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Prevalence of smear positive pulmonary tuberculosis among outpatients presenting with cough of any duration in Shashogo Woreda, Southern Ethiopia
© Eliso et al.; licensee BioMed Central. 2015
Received: 21 September 2014
Accepted: 13 January 2015
Published: 10 February 2015
Excluding patients with cough less than two weeks from screening for TB which is the current practice of TB control program in Ethiopia may result in delayed diagnosis thereby increasing transmission risk to others. The current study aimed to determine the prevalence of smear positive pulmonary tuberculosis among patients presenting with cough to four health centers in Shashogo woreda, Southern Ethiopia.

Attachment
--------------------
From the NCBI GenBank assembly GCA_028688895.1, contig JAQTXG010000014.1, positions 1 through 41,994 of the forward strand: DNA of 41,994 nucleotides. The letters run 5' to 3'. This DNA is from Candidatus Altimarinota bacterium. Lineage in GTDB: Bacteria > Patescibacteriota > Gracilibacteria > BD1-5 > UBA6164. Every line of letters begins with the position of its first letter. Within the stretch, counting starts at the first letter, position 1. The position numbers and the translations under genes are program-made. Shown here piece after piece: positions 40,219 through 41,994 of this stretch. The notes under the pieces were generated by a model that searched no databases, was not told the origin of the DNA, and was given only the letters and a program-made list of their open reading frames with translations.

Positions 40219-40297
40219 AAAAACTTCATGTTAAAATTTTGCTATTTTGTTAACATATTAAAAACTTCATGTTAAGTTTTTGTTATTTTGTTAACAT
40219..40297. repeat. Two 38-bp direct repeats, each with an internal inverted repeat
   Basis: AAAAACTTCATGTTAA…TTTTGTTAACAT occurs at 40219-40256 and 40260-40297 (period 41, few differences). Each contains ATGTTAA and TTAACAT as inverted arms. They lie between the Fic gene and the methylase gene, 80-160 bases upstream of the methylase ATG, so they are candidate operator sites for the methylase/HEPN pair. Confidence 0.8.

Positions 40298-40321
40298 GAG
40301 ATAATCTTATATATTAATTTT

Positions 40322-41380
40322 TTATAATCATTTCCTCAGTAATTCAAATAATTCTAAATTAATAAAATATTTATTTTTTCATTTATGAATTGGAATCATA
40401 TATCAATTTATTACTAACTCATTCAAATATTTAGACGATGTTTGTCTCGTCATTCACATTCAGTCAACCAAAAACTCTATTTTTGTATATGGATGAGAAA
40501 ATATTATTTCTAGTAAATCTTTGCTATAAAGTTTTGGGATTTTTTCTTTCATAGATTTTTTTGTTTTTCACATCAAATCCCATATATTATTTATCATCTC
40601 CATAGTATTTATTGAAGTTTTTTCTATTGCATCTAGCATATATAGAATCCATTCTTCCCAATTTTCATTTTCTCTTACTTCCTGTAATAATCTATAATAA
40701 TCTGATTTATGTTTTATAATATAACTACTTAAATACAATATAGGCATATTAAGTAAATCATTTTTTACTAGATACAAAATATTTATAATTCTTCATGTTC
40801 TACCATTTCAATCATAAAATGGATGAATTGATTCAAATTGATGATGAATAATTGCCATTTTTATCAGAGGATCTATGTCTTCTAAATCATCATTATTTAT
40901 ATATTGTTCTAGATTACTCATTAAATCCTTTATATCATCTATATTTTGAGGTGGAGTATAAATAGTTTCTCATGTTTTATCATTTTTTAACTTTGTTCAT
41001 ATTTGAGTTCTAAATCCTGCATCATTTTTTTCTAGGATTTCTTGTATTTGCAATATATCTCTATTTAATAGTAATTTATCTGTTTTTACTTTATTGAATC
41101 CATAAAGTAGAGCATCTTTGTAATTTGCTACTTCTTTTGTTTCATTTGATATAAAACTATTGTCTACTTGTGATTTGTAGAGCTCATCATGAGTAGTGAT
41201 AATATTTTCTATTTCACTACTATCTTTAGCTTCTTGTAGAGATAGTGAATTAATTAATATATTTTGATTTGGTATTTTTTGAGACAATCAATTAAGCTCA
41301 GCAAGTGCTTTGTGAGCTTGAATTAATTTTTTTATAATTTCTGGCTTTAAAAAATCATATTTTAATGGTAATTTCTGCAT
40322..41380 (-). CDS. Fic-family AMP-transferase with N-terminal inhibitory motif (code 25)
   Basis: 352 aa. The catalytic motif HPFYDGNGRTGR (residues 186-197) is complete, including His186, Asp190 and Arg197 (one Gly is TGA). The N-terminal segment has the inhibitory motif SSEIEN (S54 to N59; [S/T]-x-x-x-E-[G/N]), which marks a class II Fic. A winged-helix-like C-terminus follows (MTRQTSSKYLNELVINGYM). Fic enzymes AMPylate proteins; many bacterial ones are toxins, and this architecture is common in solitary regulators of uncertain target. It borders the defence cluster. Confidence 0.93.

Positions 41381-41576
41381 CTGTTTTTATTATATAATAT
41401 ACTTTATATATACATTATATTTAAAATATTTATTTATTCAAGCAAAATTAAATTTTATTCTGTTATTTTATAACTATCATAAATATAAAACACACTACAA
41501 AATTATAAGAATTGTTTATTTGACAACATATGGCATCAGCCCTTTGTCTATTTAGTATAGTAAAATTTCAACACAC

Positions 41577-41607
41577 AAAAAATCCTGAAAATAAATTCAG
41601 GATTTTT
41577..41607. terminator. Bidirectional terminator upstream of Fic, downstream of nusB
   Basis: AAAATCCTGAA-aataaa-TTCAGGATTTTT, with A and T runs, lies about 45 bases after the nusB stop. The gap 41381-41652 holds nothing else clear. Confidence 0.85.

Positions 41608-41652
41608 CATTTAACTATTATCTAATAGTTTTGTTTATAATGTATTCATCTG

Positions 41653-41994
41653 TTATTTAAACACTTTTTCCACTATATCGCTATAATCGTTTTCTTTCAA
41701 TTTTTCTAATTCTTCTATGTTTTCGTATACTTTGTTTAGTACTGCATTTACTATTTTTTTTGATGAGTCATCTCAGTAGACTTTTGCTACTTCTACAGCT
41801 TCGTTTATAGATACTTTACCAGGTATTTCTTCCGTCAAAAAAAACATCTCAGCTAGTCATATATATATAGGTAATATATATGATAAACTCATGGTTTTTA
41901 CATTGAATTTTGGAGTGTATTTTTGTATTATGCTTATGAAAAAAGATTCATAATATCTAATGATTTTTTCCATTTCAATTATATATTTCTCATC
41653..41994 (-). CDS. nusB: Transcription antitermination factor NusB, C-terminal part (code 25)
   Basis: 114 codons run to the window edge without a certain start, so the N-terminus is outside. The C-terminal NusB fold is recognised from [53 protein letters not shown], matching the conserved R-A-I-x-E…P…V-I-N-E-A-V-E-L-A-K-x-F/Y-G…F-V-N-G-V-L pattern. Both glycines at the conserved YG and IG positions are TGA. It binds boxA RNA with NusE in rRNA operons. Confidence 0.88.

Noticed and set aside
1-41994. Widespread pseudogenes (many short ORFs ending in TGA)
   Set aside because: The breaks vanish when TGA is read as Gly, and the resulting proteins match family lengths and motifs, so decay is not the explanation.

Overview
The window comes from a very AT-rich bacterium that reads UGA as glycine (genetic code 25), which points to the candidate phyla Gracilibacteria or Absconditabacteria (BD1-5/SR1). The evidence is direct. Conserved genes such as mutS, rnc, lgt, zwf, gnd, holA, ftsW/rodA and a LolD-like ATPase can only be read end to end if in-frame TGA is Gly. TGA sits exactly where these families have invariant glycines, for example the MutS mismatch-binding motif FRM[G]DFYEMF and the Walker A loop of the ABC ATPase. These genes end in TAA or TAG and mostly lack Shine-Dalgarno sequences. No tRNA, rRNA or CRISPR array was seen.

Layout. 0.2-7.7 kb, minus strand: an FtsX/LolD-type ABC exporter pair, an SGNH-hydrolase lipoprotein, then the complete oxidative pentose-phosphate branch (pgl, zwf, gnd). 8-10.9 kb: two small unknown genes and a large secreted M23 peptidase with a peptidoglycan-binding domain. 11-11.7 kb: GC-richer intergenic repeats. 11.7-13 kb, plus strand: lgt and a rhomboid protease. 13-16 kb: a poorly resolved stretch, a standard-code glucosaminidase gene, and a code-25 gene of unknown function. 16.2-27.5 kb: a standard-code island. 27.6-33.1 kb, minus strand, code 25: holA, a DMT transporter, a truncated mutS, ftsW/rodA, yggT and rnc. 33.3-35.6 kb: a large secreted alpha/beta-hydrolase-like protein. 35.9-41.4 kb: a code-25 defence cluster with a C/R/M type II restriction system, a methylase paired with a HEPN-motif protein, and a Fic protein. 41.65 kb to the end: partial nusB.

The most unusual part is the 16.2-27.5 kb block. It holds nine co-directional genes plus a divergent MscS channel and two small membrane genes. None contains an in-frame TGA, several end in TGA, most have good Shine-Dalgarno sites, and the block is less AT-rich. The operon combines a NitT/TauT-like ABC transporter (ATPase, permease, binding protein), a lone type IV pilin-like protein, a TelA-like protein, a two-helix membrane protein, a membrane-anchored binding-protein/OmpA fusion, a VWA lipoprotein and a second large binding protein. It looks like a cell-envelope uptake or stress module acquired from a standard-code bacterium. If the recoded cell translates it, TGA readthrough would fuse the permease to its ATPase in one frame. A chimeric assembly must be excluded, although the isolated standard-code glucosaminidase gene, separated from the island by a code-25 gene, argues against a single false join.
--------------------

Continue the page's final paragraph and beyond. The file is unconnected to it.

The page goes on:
A cross sectional study was conducted in four health centers in Shashogo Woreda, between November 2011 and March 2012. Four-hundred and sixty one patients aged five years and above attending the outpatient clinics and reporting cough of any duration were screened for pulmonary TB using smear microscopy. During data analysis, patients were classified by duration of cough with the cut-off of two weeks. Stata version 11 was used for data analysis.
A total of 299 patients with cough of two or more weeks and 162 patients with cough less than 2 weeks were recruited. The overall prevalence of smear positive pulmonary TB was 4.6% (95% CI: 2.6% to 7.7%). The prevalence of smear positive pulmonary TB among patients with cough lasting two or more weeks was significantly higher compared to those patients with cough lasting less than two weeks (6.0% versus 1.9%; p = 0.04).
Although the prevalence of smear positive pulmonary TB among patients with cough less than 2 weeks was low, considering the contribution of delayed diagnosis for continued transmission of TB, screening patients with cough less than 2 weeks might be considered for TB control. A multi-site study with large sample size is needed to substantiate the current findings.